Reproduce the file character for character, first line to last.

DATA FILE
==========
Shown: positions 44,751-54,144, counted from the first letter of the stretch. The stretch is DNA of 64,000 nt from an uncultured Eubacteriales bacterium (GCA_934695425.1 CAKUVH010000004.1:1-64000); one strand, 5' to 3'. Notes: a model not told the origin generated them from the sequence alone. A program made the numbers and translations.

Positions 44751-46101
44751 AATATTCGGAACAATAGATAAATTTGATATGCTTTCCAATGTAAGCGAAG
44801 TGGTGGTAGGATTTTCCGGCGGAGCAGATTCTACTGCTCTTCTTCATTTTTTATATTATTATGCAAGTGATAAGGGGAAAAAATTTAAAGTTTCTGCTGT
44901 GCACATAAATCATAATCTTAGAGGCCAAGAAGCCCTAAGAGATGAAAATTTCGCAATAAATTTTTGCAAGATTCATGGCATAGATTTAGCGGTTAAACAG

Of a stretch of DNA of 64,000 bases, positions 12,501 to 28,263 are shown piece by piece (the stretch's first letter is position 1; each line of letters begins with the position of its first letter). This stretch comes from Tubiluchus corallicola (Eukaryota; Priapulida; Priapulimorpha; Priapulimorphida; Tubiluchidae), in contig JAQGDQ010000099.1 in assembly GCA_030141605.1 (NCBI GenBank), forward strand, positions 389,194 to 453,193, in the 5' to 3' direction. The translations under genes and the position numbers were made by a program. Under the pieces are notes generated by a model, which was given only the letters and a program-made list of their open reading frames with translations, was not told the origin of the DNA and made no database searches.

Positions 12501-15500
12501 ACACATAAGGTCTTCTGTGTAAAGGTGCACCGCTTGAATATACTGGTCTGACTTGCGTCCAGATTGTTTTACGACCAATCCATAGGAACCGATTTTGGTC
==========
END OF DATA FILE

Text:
Shown: positions 44,751-54,144, counted from the first letter of the stretch. The stretch is DNA of 64,000 nt from an uncultured Eubacteriales bacterium (GCA_934695425.1 CAKUVH010000004.1:1-64000); one strand, 5' to 3'. Notes: a model not told the origin generated them from the sequence alone. A program made the numbers and translations.

Positions 44751-46101
44751 AATATTCGGAACAATAGATAAATTTGATATGCTTTCCAATGTAAGCGAAG
44801 TGGTGGTAGGATTTTCCGGCGGAGCAGATTCTACTGCTCTTCTTCATTTTTTATATTATTATGCAAGTGATAAGGGGAAAAAATTTAAAGTTTCTGCTGT
44901 GCACATAAATCATAATCTTAGAGGCCAAGAAGCCCTAAGAGATGAAAATTTCGCAATAAATTTTTGCAAGATTCATGGCATAGATTTAGCGGTTAAACAG

Of a stretch of DNA of 64,000 bases, positions 12,501 to 28,263 are shown piece by piece (the stretch's first letter is position 1; each line of letters begins with the position of its first letter). This stretch comes from Tubiluchus corallicola (Eukaryota; Priapulida; Priapulimorpha; Priapulimorphida; Tubiluchidae), in contig JAQGDQ010000099.1 in assembly GCA_030141605.1 (NCBI GenBank), forward strand, positions 389,194 to 453,193, in the 5' to 3' direction. The translations under genes and the position numbers were made by a program. Under the pieces are notes generated by a model, which was given only the letters and a program-made list of their open reading frames with translations, was not told the origin of the DNA and made no database searches.

Positions 12501-15500
12501 ACACATAAGGTCTTCTGTGTAAAGGTGCACCGCTTGAATATACTGGTCTGACTTGCGTCCAGATTGTTTTACGACCAATCCATAGGAACCGATTTTGGTC